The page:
There have been a few studies published recently that have suggested it’s possible to be both overweight and not at a higher risk for heart disease. A recent review of several studies has found, however, that obese people have an increased risk of developing heart disease even if they have no other metabolic syndrome risk factors.

Metabolic syndrome is a condition characterized by obesity, high blood pressure, extra body fat at the waistline, high blood sugar, and low HDL (“good”) cholesterol. People with metabolic syndrome are at significantly higher risk of cardiovascular issues than those who are metabolically healthy.

For this study, the researchers examined data from 60,000 people who participated in eight studies in total. When they controlled for studies with ten years or more of follow-up, they found that metabolically healthy obese individuals were at higher risk for cardiovascular events compared to metabolically healthy non-obese individuals.

Additionally, the researchers found that people with metabolic syndrome were at a similar increased risk of a cardiovascular event regardless of their weight.

Researchers from Mount Sinai Hospital and the University of Toronto conducted the study. It was published on December 3, 2013, in JAMA’s Annals of Internal Medicine.

Obesity has a far ranging negative effect on health. Each year, obesity causes approximately 300,000 premature deaths in the United States. The negative health effects associated with obesity include high blood pressure, diabetes, heart disease, osteoarthritis, metabolic syndrome and sleep apnea.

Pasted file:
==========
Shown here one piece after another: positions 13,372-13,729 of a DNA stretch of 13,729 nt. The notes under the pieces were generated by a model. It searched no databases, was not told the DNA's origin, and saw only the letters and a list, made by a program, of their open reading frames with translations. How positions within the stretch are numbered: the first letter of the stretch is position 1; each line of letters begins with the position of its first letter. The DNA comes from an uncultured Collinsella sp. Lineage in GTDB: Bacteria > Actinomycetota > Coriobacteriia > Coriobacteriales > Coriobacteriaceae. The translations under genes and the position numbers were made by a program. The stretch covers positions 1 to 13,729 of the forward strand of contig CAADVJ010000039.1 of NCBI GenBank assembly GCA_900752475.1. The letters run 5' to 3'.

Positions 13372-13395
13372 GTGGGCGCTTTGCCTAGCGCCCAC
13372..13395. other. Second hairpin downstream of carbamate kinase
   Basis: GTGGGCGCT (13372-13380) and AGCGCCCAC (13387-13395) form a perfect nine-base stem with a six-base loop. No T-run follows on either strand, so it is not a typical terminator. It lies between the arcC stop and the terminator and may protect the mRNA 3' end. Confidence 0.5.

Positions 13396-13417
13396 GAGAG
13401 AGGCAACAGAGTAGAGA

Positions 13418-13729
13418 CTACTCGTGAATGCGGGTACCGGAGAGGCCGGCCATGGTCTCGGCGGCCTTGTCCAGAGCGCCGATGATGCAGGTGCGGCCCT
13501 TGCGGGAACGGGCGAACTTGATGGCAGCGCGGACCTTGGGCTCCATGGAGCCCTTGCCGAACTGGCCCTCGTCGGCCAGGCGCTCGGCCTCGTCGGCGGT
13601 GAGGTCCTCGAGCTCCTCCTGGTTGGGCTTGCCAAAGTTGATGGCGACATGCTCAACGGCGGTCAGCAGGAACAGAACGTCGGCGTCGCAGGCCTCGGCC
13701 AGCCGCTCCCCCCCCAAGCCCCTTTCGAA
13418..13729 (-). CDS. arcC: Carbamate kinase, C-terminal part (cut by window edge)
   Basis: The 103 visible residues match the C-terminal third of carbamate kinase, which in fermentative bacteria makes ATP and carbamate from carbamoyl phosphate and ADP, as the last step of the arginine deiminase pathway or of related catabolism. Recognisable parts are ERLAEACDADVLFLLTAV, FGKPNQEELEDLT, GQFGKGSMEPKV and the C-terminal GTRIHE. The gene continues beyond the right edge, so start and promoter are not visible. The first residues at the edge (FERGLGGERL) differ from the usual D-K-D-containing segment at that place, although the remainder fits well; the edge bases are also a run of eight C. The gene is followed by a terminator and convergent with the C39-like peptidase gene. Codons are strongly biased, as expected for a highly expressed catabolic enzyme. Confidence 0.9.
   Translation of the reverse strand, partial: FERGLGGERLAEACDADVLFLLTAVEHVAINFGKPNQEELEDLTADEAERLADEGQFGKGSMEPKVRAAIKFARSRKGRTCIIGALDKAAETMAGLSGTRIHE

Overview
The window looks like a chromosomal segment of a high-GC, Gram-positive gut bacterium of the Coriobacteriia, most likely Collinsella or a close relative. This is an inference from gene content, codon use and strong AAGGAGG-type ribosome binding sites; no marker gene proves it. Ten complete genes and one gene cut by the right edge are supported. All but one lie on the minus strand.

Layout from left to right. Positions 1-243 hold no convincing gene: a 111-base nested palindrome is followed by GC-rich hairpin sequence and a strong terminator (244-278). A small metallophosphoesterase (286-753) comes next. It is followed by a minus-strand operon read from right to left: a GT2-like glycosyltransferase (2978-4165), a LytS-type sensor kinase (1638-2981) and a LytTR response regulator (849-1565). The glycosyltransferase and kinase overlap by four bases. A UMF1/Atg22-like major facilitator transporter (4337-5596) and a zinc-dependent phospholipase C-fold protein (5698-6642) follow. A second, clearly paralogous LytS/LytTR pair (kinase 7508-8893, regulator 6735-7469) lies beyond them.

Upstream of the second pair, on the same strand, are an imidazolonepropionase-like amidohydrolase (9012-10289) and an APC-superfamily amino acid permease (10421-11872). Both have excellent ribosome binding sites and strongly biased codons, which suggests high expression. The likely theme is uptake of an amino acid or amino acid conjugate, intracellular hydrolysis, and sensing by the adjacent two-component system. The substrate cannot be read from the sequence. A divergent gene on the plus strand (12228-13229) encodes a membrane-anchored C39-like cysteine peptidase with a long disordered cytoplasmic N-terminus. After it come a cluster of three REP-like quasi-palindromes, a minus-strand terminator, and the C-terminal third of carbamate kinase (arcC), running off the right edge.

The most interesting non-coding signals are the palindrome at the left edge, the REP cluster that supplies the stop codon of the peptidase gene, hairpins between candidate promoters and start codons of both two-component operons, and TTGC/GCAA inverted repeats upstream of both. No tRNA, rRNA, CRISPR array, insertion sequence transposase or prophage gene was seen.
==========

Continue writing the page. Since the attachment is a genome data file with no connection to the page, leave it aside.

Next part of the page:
Improving eating habits and increasing physical activity play a vital role in preventing obesity. It is recommended that we eat five to six servings of fruits and vegetables per day. It also recommended that we get at least 30 minutes of moderate intensity activity every day.



November 29, 2013

Eating Protein For Breakfast May Help Curb Hunger

Filed under: Diet & Weight loss — Sarah @ 9:00 am
Sarah
Sarah McGowan-Freije, NatureCity author & contributor

What you eat for breakfast can have an effect on what you eat the rest of the day. A recent study suggests that eating a protein-packed breakfast may help people feel less hungry the rest of the morning and eat less at lunch.

Participants in the study were divided into 3 groups and given a breakfast of approximately 300 calories that contained similar amounts of fat and fiber. The first group’s breakfast also had 30 to 39 grams of protein, the second group’s breakfast did not have added protion, and the third group skipped breakfast.